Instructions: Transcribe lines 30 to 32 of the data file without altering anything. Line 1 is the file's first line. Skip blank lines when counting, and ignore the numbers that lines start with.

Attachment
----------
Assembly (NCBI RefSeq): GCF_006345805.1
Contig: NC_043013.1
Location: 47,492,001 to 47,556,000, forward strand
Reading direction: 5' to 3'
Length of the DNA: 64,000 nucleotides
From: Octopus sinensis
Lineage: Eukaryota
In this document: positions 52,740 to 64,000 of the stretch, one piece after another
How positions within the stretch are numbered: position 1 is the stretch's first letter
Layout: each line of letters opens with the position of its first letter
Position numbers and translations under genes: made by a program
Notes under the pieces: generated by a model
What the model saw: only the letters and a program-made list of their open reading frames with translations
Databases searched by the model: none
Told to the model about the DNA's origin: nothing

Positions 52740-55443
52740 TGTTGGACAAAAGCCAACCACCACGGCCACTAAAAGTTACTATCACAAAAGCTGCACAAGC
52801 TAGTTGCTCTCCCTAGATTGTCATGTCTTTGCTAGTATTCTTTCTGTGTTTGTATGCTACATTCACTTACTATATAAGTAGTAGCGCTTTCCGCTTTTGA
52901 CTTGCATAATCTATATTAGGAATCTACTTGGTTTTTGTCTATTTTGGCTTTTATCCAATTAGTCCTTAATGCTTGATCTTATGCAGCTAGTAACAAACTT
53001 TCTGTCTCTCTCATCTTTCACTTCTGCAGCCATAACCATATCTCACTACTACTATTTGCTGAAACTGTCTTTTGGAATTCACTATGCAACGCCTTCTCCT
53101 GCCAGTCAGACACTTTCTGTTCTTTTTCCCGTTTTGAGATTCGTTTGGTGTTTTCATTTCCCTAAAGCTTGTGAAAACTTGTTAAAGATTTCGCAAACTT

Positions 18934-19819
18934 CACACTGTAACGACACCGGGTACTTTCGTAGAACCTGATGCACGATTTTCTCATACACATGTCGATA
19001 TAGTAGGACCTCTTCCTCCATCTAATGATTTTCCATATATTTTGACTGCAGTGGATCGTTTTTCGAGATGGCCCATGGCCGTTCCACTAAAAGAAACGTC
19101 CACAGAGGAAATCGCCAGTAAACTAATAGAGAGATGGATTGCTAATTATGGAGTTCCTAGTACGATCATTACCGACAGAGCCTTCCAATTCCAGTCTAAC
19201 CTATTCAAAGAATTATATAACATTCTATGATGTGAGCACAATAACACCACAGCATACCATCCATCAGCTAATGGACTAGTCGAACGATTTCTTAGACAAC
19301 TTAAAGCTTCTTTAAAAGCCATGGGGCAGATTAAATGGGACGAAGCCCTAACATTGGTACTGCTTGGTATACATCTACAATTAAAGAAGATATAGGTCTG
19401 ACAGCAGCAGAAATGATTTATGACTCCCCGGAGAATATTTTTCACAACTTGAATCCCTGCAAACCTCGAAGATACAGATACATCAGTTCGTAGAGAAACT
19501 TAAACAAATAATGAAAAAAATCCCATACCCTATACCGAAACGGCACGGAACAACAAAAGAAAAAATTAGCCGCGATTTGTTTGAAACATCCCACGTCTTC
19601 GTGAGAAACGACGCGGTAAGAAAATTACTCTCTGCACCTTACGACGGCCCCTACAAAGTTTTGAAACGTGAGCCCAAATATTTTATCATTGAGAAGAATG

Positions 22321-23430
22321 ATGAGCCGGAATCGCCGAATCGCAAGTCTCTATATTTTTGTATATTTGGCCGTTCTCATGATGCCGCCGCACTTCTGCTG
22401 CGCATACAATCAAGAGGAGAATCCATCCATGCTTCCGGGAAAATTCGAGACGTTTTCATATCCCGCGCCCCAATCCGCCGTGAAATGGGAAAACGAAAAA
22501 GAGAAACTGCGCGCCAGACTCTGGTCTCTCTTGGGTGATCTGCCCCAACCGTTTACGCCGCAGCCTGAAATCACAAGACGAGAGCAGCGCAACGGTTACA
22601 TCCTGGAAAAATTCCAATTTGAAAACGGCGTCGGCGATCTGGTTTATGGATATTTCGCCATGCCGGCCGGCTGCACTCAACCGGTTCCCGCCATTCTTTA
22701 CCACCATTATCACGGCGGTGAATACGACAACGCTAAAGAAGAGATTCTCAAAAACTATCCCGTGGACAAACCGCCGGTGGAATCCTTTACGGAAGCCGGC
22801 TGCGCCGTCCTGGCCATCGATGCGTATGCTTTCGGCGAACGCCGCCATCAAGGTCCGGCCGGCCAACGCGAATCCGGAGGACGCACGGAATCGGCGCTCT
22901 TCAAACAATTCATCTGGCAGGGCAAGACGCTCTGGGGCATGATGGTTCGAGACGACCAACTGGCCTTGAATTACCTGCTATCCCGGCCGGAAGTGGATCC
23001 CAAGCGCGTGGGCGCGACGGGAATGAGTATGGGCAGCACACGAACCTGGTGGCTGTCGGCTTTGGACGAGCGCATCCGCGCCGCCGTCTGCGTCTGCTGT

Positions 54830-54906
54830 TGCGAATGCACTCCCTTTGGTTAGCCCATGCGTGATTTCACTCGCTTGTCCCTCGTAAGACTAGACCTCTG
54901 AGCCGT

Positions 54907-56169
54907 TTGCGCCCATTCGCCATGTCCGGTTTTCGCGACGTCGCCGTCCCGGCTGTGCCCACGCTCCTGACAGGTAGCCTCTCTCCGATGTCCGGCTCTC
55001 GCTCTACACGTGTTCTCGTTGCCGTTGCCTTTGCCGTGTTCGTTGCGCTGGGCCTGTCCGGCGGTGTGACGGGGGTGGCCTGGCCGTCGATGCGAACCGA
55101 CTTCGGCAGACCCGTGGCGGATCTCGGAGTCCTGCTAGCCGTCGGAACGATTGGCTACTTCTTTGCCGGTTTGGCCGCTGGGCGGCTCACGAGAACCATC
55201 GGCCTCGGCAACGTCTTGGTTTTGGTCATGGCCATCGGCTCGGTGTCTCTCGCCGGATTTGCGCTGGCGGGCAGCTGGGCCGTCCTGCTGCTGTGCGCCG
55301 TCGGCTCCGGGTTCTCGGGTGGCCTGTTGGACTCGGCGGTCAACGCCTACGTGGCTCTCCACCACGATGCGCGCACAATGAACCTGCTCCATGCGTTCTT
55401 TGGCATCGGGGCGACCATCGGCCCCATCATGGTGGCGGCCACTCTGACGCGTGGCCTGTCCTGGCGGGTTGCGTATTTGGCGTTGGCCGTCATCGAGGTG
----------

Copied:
19601 GTGAGAAACGACGCGGTAAGAAAATTACTCTCTGCACCTTACGACGGCCCCTACAAAGTTTTGAAACGTGAGCCCAAATATTTTATCATTGAGAAGAATG

Positions 22321-23430
22321 ATGAGCCGGAATCGCCGAATCGCAAGTCTCTATATTTTTGTATATTTGGCCGTTCTCATGATGCCGCCGCACTTCTGCTG